Stressful events, personality, and mood disturbance: Gender differences in alcoholics and problem drinkers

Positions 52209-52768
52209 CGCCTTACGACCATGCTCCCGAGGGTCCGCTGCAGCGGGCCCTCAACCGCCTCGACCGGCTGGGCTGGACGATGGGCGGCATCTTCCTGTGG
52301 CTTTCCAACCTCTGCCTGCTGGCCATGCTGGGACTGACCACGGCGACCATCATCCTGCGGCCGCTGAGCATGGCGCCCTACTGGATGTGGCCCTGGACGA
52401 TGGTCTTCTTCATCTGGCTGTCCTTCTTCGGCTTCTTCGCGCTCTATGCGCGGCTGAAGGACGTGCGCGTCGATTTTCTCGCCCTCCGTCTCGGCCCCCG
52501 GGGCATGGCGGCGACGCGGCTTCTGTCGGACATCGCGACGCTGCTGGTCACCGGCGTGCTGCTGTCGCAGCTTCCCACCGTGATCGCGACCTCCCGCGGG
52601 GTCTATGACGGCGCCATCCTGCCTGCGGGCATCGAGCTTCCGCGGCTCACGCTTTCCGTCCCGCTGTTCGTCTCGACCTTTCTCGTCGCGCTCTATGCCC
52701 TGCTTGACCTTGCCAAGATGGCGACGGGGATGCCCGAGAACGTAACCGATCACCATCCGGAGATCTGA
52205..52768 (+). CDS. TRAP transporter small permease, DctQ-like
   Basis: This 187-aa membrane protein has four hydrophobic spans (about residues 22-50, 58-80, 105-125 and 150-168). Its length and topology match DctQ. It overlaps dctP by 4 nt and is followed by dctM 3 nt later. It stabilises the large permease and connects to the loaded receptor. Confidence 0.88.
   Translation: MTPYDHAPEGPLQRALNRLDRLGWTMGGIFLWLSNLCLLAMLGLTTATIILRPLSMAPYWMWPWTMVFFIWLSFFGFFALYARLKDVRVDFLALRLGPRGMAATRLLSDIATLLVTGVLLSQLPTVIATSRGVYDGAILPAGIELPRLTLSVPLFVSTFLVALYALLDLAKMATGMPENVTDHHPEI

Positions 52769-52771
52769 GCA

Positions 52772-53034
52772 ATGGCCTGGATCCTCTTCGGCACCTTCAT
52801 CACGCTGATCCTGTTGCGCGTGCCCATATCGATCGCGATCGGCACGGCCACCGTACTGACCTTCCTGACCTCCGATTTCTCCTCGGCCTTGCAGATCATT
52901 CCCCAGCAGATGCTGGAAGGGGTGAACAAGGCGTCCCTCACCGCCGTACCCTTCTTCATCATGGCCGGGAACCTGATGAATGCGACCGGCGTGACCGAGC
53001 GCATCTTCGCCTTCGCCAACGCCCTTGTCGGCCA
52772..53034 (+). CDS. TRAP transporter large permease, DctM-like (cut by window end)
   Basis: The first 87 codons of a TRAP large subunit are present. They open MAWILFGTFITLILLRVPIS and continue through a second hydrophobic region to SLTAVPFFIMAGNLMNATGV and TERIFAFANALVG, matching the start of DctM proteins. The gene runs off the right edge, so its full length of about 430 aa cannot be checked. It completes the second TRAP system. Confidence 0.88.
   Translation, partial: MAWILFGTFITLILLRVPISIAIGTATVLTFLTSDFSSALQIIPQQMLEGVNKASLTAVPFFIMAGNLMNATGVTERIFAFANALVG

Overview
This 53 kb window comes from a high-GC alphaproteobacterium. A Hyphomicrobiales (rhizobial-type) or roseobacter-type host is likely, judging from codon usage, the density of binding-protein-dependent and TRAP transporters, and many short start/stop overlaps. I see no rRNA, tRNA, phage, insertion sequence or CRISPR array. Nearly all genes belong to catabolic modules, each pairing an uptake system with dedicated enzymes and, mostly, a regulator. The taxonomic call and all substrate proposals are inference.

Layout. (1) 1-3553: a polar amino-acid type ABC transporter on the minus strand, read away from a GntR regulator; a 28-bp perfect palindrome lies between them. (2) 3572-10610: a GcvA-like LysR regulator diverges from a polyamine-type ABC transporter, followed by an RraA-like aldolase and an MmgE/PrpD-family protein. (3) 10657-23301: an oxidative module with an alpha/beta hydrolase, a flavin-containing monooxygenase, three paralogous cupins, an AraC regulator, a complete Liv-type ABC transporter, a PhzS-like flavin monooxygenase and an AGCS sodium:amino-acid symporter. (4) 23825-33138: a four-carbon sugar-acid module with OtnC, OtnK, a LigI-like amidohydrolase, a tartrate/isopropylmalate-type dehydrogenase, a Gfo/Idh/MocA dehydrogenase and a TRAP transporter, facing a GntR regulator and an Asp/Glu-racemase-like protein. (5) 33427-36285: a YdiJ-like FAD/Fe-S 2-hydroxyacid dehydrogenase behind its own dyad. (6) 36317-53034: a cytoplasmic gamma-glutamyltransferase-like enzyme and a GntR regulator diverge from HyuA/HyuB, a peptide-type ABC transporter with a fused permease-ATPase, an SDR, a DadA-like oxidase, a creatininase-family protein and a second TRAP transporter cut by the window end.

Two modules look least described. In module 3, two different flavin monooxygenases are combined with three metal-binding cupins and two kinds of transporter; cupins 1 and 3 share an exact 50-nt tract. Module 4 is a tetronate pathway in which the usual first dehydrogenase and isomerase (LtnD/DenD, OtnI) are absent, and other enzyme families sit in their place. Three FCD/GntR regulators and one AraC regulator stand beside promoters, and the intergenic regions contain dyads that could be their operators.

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1 Addictive Behaviors 28 (2003) Stressful events, personality, and mood disturbance: Gender differences in alcoholics and problem drinkers Andrea C. King a,, *, Nancy C. Bernardy b, Katherina Hauner a a Department of Psychiatry, University of Chicago, 5841 S. Maryland Avenue, Chicago, IL 60637, USA b Department of Psychiatry, Dartmouth Medical School Hanover, NH and Veterans Affairs Medical Center, 215 North Main White River Junction, VT, USA Abstract The present study examined relationships among stressful events, personality characteristics, and affective status in males and females of various alcohol drinking patterns. We examined a total of 154 participants from three distinct alcohol subgroups: alcohol dependent, problem drinker, and light social drinker. These subjects did not meet criteria for any concurrent nonalcohol comorbid psychiatric disorder. The study included an alcohol quantity frequency interview and self-report questionnaires on stressful life events, depressive symptoms, trait anxiety, and personality characteristics. Results showed female alcoholics reported significantly greater depression, anxiety, and neuroticism compared to their male counterparts (and all other drinking groups). Female problem drinkers reported significantly greater depressive symptoms and health-related stressful events compared to male problem drinkers and the light drinkers. In contrast, male problem drinkers did not show elevations on these dimensions and more closely resembled light drinkers, of whom no gender differences were found. The findings support theories suggesting a telescoping of complications, health-related stress, and mood dysfunction in women at a lower threshold level of alcohol consumption compared to their male counterparts. D 2002 Elsevier Science Ltd. All rights reserved. Keywords: Alcohol dependence; Gender differences; Stressful events; Mood; Personality 1. Introduction In the US, men generally drink about twice as much alcohol as women (Dawson & Archer, 1992). Studies demonstrate a 4:1 male-to-female ratio of lifetime prevalence of alcohol * Corresponding author. Tel.: ; fax: address: (A.C. King) /02/$ see front matter D 2002 Elsevier Science Ltd. All rights reserved. PII: S (01)